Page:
Professor Niall Ferguson’s article originally appeared in the New York Times on the 15th of September, far be it for me to disagree with an eminent historian but this doesn’t tally with my experience of the referendum process. For clarity the original text appears in black and my comments in red.
GLASGOW — TO most Americans, Scotland means golf, whisky and — if they go there — steady drizzle. Even to the millions of Americans whose surnames testify to their Scottish or Scotch-Irish ancestry, the idea that Scotland might be about to become an independent country is baffling. (Given their independent, pioneering spirit I would have thought many Americans would view the opportunity to discuss self-determination democratically and without bloodshed as a positive and eminently understandable)
Yet, this week, a referendum could decide just that. With days remaining before the Scottish electorate votes on whether or not to remain in the United Kingdom, the result is too close to call.
Born in Glasgow, but having spent most of my life in England and America, I am rather baffled, too. From the moment in 2012 when a deal was done to hold a referendum on the question “Should Scotland be an independent country?” the opinion polls have shown a consistent and comfortable lead for the Better Together, or No, campaign. But the past two weeks have seen a surge of support for the pro-independence Yes campaign. What is going on? (There has been a groundswell of engagement on both sides of the debate among people who have no interest in politics, or maybe more accurately politicians, and who involve themselves in the process through a multitude of sources. I would be willing to bet that numbers voting both ways will be significantly higher than before this process took place and hopefully whichever way the vote goes these people will stay engaged in a political process where they feel they can have an influence for the better)
Let’s first deal with some common misapprehensions. This is not a belated revolt by England’s last colony. The Welsh were subjugated in medieval times; the Irish slowly conquered from the mid-1500s. But Scotland and England were united as equals. (It is simply not possible for a nation a tenth the size of the other to be equal – and nor would it be fair and equitable for the larger party for that to be the case)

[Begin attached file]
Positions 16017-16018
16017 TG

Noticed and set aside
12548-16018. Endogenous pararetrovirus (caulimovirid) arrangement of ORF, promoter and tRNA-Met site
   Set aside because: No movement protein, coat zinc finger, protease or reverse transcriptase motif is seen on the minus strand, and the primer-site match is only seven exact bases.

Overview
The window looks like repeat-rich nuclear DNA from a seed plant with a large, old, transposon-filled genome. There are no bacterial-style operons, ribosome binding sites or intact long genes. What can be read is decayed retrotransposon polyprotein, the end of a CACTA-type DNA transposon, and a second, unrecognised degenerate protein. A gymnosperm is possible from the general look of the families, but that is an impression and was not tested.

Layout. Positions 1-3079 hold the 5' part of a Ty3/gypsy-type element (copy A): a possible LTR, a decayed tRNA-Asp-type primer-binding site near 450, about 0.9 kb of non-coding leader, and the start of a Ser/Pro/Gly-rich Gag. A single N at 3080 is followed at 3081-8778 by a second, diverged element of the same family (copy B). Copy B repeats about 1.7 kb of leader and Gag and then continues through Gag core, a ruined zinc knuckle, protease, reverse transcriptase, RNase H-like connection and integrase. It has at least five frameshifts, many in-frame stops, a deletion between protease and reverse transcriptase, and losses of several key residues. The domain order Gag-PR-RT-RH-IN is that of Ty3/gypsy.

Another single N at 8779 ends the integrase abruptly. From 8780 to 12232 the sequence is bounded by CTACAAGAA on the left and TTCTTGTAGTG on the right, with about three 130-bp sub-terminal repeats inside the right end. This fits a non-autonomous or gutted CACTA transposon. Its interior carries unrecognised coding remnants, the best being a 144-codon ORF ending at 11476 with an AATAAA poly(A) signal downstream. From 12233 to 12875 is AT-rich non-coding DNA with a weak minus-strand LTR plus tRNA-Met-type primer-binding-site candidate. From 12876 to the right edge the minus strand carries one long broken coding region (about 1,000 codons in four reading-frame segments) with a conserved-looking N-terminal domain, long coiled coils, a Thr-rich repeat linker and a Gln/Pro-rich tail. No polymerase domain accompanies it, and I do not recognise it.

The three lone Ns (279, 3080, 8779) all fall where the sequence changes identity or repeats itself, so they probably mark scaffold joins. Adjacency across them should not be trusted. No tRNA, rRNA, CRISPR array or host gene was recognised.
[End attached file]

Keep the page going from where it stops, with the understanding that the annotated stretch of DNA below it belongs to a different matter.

In one respect even, it was Scotland that acquired England, when King James VI of Scotland inherited the English throne upon the death of Queen Elizabeth I in 1603. The merger of the two countries’ Parliaments by the Act of Union in 1707 was also consensual, (There are many who would disagree with this assessment – but arguments either way have little relevance to today’s debate where whichever decision holds sway it will be the democratic will of the people and not a monarch ruling by divine right or parliaments with a voting franchise of at best 3%) even if the great Scots poet Robert Burns later lamented that the Scottish elite had been “bought and sold for English gold.” To this day, the Scots retained their separate legal and educational systems.
Is this a choice, then, between being Scottish or English? (I’m not aware that anyone on either side has presented this as an argument) No. It is a choice between being inside or outside the United Kingdom of Great Britain and Northern Ireland (its full, long-winded name). Like the English and the Welsh, the Scots are British: Indeed, it was James VI who, on becoming James I of England, adopted the appellation “Great Britain” to reconcile his new English subjects to having a Scotsman as king.
The distinction is important to Scots (if no one else). The Scottish comedian Stanley Baxter once played a prisoner of war in a film in which a German prison guard yelled at him, “English swine!” Mr. Baxter, pale with rage, replied, “Scottish swine!” (Stanley Baxter hasn’t appeared in a film for over 50 years)
Scotland regained its own Parliament in 1999, following an earlier referendum on so-called devolution (why so-called?), which significantly increased the country’s autonomy. Since 2007, there has been a Scottish government, which is currently run by the Scottish National Party. So much power has already been devolved to Edinburgh that you may well ask why half of adult Scots feel the need for outright independence. (Given that a No vote is expected to entail the transfer of further powers and that support for Devo Max was considerably higher than that for independence prior to the question being set, there are likely to be significantly more than half of adult Scots who feel that not enough powers have been devolved to Edinburgh)